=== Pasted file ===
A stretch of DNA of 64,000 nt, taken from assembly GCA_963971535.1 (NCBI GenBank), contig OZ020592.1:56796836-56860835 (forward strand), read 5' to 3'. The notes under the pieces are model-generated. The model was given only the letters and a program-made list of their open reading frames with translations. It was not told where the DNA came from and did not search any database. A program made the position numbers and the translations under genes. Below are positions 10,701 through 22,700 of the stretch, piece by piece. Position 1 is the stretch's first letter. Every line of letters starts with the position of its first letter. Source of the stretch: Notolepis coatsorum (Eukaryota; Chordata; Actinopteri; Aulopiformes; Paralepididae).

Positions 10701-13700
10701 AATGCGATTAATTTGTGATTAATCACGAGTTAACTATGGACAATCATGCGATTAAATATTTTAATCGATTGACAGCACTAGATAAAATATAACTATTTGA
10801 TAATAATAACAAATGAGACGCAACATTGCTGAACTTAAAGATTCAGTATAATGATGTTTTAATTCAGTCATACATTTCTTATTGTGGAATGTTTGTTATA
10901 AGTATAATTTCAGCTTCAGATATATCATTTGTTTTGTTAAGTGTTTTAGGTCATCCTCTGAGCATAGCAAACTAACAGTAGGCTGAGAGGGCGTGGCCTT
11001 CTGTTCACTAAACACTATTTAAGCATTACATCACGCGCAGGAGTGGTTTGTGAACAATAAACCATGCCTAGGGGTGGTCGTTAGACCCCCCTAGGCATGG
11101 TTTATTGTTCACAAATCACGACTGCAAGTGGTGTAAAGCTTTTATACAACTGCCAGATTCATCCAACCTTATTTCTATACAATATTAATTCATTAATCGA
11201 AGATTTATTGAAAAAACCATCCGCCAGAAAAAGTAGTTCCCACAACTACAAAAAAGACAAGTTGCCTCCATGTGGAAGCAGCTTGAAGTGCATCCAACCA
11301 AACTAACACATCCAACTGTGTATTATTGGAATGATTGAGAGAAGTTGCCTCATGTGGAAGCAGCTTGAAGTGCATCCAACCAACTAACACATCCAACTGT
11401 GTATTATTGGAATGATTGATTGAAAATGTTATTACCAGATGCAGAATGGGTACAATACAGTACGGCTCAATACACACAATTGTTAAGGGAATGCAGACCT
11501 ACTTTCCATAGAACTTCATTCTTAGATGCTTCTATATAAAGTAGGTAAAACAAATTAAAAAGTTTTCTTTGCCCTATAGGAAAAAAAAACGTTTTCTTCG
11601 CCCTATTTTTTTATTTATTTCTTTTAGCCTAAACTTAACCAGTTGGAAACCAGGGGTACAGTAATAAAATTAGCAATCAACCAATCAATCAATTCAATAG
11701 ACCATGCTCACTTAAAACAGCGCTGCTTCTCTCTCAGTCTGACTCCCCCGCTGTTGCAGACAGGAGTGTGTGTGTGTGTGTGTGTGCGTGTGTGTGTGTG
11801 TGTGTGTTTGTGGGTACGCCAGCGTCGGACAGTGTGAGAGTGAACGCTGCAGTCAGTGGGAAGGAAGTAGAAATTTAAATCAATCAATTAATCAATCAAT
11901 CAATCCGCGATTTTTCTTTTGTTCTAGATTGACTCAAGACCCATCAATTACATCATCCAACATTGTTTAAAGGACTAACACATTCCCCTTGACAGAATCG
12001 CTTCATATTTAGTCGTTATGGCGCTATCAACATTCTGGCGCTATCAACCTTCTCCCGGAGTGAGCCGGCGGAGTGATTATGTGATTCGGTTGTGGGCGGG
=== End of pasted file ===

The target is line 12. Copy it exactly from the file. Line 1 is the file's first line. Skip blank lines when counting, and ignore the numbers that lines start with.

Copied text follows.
11601 CCCTATTTTTTTATTTATTTCTTTTAGCCTAAACTTAACCAGTTGGAAACCAGGGGTACAGTAATAAAATTAGCAATCAACCAATCAATCAATTCAATAG